Assessing market opportunity may be thought of in terms of fit external and

Assessing market opportunity may be thought of in

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Assessing market opportunity may be thought of in terms of: fit, external and internal; time frame, including the speed of development; and decision outcome. Fit : In assessing an opportunity, an entrepreneur must ask: Is there a demand for this product or service (product-market fit) and are we the right company to sell such a product (product- company fit)? Assessing product-market fit requires knowledge of the marketplace as well as an understanding of customers‟ willingness to purchase the product or service from an entrepreneur.
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126 Likewise, assessing product- company fit involves considering one‟s own company‟s resources, skills, and capabilities that are needed to exploit the opportunity. Fig. 7.0 can be used to assess the fit based on the company‟s position on the newness map. Fig. 7.0: Company’s Position on Newness Map Newness to Market Low High Newness to Firm High Product-Company fit issue Maximum uncertainty and risk Low Cannibalization: Size of incremental impact Product-Market fit issue Time Frame : In assessing an opportunity, an entrepreneur must ask: How much time do we have to develop this opportunity? Speed of development is a critical factor in gaining a competitive advantage in the marketplace. The decision to speed up depends on the development risk and the opportunity cost. Fig. 7.1: Company’s Position on Risk Map Development Risk Low High Opportunity Cost High Crash program Challenging Low No problem 100% right Fig. 7.1 can be used to evaluate the time frame based on the company‟s position on the risk/cost map. Decision Outcome : An entrepreneur must make a commitment to pursuing a business opportunity long before the outcome of that decision is known. Naturally, opportunity assessment should consider the potential pitfall of making the wrong decision. An entrepreneur should ask whether she is making a mistake by pursuing an opportunity with poor potential (“sinking -the- boat” error). On the other extreme, if an entrepreneur decides not to pursue an opportunity, is she making the mistake of forsaking a good chance (“missing -the- boat” error)?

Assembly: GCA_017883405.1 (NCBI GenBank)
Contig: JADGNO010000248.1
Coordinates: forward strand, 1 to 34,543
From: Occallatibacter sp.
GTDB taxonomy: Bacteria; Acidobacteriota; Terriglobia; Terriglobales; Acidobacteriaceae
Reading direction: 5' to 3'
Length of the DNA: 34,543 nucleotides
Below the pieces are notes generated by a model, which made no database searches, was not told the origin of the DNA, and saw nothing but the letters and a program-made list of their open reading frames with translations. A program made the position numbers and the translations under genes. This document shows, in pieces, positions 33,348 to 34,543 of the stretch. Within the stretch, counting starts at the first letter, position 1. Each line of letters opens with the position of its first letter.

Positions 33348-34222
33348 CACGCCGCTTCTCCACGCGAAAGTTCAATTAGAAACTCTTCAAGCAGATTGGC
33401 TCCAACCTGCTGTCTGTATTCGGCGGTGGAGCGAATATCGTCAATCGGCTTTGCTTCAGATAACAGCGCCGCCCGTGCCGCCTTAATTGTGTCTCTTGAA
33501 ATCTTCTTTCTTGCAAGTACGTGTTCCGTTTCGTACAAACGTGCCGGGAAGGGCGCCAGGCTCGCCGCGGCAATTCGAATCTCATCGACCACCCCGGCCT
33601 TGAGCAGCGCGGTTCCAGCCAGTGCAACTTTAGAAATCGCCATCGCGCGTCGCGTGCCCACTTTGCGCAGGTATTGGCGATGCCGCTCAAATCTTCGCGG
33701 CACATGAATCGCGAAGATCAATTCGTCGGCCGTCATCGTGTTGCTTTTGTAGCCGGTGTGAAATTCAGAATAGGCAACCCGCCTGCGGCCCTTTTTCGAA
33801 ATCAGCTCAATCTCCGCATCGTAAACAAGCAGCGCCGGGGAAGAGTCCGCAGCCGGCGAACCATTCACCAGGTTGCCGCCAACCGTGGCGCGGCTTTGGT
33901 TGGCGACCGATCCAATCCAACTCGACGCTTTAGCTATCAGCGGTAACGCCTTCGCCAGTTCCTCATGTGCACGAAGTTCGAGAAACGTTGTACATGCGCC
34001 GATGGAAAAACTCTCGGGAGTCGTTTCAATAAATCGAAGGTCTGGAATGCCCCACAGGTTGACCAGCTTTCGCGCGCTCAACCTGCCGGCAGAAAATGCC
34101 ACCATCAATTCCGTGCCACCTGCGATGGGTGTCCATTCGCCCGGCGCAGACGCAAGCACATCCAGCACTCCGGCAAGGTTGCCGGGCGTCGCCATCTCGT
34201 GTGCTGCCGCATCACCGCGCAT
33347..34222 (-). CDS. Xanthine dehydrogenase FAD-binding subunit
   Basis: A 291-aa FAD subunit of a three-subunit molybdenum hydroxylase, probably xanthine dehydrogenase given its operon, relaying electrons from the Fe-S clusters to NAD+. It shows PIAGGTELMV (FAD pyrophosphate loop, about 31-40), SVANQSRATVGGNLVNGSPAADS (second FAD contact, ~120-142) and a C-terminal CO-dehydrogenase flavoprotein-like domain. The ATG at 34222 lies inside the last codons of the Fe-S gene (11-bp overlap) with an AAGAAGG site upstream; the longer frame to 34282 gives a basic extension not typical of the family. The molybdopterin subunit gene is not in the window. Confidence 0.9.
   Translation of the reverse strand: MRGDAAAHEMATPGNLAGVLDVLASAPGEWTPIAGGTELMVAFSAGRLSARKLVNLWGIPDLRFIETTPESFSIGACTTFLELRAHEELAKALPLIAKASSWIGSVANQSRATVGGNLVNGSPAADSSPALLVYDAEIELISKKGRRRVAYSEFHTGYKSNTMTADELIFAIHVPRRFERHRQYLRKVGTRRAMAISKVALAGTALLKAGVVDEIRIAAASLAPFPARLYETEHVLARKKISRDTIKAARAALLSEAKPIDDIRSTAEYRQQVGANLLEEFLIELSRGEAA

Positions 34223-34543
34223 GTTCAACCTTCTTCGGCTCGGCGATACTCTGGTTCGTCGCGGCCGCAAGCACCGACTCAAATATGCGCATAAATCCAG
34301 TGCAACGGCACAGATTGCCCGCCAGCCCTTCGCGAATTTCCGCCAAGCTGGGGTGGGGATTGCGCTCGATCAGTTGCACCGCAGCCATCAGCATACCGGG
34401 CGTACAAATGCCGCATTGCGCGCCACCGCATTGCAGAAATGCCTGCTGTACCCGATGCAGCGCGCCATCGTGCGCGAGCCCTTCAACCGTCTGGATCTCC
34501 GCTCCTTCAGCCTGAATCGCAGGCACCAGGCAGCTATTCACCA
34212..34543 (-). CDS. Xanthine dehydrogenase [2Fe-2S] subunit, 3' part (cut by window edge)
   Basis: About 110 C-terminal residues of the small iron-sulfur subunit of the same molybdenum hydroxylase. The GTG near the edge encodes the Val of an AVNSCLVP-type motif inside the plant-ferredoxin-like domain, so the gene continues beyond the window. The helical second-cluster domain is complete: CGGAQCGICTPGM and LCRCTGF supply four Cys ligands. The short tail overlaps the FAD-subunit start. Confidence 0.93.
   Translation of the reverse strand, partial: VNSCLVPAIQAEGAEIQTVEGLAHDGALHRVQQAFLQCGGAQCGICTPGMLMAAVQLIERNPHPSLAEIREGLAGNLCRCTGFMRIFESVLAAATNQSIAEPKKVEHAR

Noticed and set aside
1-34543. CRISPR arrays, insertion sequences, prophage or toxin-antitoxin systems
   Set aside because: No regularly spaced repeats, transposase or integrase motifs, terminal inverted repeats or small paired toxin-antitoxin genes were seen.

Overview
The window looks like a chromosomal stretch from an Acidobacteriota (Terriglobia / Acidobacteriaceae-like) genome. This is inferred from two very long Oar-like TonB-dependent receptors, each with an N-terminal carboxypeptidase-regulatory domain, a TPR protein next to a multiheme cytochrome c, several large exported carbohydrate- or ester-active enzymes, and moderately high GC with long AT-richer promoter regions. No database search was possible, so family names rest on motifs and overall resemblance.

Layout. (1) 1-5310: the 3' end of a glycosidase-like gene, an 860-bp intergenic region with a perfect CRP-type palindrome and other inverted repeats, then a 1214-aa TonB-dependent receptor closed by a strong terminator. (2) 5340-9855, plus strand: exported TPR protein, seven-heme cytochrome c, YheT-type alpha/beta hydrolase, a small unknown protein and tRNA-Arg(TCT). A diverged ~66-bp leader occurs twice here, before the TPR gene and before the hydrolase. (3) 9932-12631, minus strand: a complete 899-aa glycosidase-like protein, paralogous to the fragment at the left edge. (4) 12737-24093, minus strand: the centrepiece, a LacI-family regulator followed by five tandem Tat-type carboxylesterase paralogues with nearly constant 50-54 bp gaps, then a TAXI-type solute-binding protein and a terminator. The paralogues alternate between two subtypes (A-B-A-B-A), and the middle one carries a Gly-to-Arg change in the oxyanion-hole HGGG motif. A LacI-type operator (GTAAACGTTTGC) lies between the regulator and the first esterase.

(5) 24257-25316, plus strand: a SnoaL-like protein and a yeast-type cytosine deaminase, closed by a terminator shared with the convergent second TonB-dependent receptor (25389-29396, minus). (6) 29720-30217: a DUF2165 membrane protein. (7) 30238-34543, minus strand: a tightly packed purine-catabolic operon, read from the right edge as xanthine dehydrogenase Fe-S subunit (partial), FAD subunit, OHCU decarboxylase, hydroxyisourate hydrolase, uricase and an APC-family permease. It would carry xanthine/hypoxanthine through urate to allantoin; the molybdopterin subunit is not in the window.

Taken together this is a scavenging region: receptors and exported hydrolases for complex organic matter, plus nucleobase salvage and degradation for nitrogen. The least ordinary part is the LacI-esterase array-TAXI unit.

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127 Fig. 7.2 can be used to evaluate the outcome related to an entrepreneur‟s decision to pursue an opportunity. Fig. 7.2: Decision-Outcome Analysis Outcome/Performance Bad Good Strategic Decision Go Type I Error (sinking-the-boat) Right Decision No-Go Right Decision Type II Error (missing-the-boat) How can entrepreneurs know whether the opportunities they are pursuing have a perfect fit with the marketplace, need to be expedited on a rush basis, and are the right decisions to go ahead with? Advice to entrepreneurs: Start on intuition, Build on research! Acquiring Market Information An entrepreneur needs to do research to identify and assess an opportunity. Intuition, personal expertise, and passion can take you only so far. Many entrepreneurs tend to ignore negative market information because of their strong commitment to their idea.
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